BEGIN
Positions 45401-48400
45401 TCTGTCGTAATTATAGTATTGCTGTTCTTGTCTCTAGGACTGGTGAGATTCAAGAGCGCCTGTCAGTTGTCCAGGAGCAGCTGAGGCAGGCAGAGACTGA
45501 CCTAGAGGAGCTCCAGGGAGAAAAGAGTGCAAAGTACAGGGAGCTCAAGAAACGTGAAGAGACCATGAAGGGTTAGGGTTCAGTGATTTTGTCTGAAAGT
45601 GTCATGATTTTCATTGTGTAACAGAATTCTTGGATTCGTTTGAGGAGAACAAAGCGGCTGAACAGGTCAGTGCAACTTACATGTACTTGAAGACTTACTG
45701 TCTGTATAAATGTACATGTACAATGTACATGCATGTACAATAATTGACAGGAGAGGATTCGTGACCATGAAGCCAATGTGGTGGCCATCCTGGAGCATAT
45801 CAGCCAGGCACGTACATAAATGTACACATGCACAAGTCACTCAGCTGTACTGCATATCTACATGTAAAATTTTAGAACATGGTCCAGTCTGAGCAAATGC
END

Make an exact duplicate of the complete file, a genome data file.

Positions 45401-48400
45401 TCTGTCGTAATTATAGTATTGCTGTTCTTGTCTCTAGGACTGGTGAGATTCAAGAGCGCCTGTCAGTTGTCCAGGAGCAGCTGAGGCAGGCAGAGACTGA
45501 CCTAGAGGAGCTCCAGGGAGAAAAGAGTGCAAAGTACAGGGAGCTCAAGAAACGTGAAGAGACCATGAAGGGTTAGGGTTCAGTGATTTTGTCTGAAAGT
45601 GTCATGATTTTCATTGTGTAACAGAATTCTTGGATTCGTTTGAGGAGAACAAAGCGGCTGAACAGGTCAGTGCAACTTACATGTACTTGAAGACTTACTG
45701 TCTGTATAAATGTACATGTACAATGTACATGCATGTACAATAATTGACAGGAGAGGATTCGTGACCATGAAGCCAATGTGGTGGCCATCCTGGAGCATAT
45801 CAGCCAGGCACGTACATAAATGTACACATGCACAAGTCACTCAGCTGTACTGCATATCTACATGTAAAATTTTAGAACATGGTCCAGTCTGAGCAAATGC